The father of the suspected Colorado Springs shooter has provoked a backlash over comments he made over the armed attack on LGTBQ+ bar that killed five and wounded 17.
In a series of interviews, Aaron Brink told San Diego's CBS8 that when he first received a telephone call from his child's public defender, his first reaction was to question why his child was in the club.
"And then I go on to find out it's a gay bar. I said, 'God, is he gay?' I got scared, 'Shit, is he gay?' And he's not gay, so I said, 'Phew …'"
His comments sparked anger online, condemning Brink for relief that his child was "only a mass murderer and not a homosexual".
Brink, a mixed martial arts coach, told CBS8 that he had taught his child to fight, saying he had offered praise "for violent behavior really early. I told him it works. It is instant and you'll get immediate results."
The alleged attacker, identified in court papers as 22-year-old Anderson Lee Aldrich, was ordered held without bail in an initial court appearance on Wednesday. The suspect sat slumped over in a chair, showing bruises to their face and neck apparently sustained during a violent apprehension by patrons at the club.
Prosecutors have not yet filed formal charges. Defense attorneys have said the suspect is nonbinary and uses they/them pronouns.
Of 17 people injured by gunshots in the attack, 11 remained hospitalized late on Wednesday, officials said. Those who were killed in the attack have been named as Raymond Green Vance, 22; Ashley Paugh, 35; Daniel Aston, 28; Kelly Loving, 40; and Derrick Rump, 38.
Brink, who lives in San Diego and is also known by his stage name, Dick Delaware, told the station that his family was Mormon and he is a conservative Republican.
"We don't do gay," he said in the interview, adding that though he held anti-gay views, there was no excuse for shooting people in a club.
Aldrich faces possible murder and hate crime charges.
"I'm so sorry, guys, for your loss," Brink said. "With no regard to politics, it's human life. I'm so sorry. My soul goes out to you."
In a subsequent interview, Brink said he did not know that Aldrich was non-binary. "What does that mean? I got to know because I was horrified he was gay. I was like, 'Oh my God. He's at a gay bar. He's gay.' I'm not homophobic or anything - but to find something out like that - I just didn't know".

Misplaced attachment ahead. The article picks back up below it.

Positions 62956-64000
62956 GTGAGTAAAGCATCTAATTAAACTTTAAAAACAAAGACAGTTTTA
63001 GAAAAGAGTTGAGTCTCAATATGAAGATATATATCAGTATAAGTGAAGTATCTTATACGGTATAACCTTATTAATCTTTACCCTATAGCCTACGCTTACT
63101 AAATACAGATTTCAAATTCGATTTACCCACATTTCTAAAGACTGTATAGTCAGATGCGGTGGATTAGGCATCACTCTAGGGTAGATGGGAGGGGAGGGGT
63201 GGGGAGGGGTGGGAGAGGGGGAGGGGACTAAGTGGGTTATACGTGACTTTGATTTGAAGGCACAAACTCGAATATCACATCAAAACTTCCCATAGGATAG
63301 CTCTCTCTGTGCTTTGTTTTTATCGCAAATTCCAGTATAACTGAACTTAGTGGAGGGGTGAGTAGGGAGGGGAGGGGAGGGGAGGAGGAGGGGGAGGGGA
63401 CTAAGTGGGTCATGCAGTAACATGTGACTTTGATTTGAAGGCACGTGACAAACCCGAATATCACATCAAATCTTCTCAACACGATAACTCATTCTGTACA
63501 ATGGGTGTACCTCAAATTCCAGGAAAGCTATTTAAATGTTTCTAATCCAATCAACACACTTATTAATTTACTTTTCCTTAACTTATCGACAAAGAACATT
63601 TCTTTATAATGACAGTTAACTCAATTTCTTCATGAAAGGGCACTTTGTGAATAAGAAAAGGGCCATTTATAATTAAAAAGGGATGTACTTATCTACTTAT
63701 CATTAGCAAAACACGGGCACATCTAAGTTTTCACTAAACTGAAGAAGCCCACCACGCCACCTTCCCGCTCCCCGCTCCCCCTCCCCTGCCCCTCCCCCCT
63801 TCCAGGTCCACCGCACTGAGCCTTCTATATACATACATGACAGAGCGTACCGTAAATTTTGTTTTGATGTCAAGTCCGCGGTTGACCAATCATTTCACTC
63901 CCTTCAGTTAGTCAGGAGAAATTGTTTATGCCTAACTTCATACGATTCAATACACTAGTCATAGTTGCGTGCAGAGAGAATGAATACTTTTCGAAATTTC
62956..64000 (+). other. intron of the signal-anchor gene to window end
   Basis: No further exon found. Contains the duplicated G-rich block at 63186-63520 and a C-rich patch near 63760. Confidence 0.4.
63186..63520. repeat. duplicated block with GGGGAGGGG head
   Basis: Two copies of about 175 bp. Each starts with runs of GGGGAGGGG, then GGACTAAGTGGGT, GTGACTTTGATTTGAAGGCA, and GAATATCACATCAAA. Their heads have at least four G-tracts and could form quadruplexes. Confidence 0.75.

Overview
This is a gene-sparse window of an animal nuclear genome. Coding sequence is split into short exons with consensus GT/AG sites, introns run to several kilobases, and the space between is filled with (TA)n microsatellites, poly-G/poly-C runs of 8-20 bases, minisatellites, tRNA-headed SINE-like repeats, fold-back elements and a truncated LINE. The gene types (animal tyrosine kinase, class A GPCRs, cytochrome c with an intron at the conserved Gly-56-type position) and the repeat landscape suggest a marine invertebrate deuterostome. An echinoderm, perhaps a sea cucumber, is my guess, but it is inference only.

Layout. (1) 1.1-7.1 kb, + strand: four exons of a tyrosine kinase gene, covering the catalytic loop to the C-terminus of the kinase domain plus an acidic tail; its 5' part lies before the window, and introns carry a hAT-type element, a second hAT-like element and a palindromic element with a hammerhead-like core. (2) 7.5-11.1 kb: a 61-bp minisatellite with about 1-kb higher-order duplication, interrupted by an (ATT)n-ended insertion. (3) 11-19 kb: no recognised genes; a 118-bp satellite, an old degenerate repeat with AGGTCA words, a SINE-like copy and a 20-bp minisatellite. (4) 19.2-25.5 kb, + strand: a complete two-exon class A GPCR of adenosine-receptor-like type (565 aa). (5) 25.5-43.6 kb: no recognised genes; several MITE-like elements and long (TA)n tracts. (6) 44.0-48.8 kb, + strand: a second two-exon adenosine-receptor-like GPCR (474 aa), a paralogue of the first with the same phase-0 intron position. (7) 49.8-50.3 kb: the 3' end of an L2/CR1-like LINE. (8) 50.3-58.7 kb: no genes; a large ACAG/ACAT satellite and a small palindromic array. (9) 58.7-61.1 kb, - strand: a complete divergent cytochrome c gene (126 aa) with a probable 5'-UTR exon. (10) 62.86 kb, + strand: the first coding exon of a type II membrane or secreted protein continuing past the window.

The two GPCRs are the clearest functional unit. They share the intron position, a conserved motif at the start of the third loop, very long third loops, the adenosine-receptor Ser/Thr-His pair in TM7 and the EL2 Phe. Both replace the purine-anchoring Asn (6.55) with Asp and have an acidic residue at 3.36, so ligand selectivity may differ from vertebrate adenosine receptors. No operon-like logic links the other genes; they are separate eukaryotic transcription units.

Brink, 48, went on to explain that he had not raised his son: "As a child, he was taken away - not by me," he said, adding: "My ex-wife didn't want my son around me. I was an adult film star."
After seeing the violence Aldrich allegedly unleashed inside Q Nightclub four days ago, Brink said he wished he had been more involved with his child, whose grandparents petitioned a Texas court to change his name to erase "any connections" to his birth father.
"I failed him. I'm sorry, Nicholas or Anderson," Brink later said. "I wish that he, you know - if I gotta go fight somebody, I'm going in there with my fists. Fight like a man, then shake hands afterward, and then you're done. That's it. You don't go out there. You don't kill people."
Brink's comments came amid questions about warning signs that may have been missed. Last year, Aldrich was arrested after police said that he had threatened to blow up his mother's house in El Paso, Texas, where he had been living.
According to a press release from the El Paso county sheriff, Aldrich had threatened his mother with a "homemade bomb, multiple weapons and ammunition". Aldrich was charged with felony menacing and kidnapping concerning the bomb threat but the charges were not pursued.
For reasons still unclear, the incident failed to trigger Colorado's "red flag" laws that would have allowed authorities to seize Aldrich's guns.